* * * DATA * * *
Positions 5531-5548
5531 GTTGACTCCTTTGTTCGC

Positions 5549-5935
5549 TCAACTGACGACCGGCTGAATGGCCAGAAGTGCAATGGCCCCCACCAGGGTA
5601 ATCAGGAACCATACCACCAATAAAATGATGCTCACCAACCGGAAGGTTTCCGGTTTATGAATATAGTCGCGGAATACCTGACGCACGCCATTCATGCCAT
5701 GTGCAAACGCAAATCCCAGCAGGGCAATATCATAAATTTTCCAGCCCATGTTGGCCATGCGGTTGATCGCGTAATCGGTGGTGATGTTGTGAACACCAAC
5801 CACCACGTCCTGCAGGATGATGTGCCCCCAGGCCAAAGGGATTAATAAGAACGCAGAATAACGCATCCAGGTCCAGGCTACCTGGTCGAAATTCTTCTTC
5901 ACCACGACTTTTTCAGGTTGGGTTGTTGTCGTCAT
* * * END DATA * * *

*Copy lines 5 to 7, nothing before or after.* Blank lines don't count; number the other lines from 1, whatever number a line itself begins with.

5601 ATCAGGAACCATACCACCAATAAAATGATGCTCACCAACCGGAAGGTTTCCGGTTTATGAATATAGTCGCGGAATACCTGACGCACGCCATTCATGCCAT
5701 GTGCAAACGCAAATCCCAGCAGGGCAATATCATAAATTTTCCAGCCCATGTTGGCCATGCGGTTGATCGCGTAATCGGTGGTGATGTTGTGAACACCAAC
5801 CACCACGTCCTGCAGGATGATGTGCCCCCAGGCCAAAGGGATTAATAAGAACGCAGAATAACGCATCCAGGTCCAGGCTACCTGGTCGAAATTCTTCTTC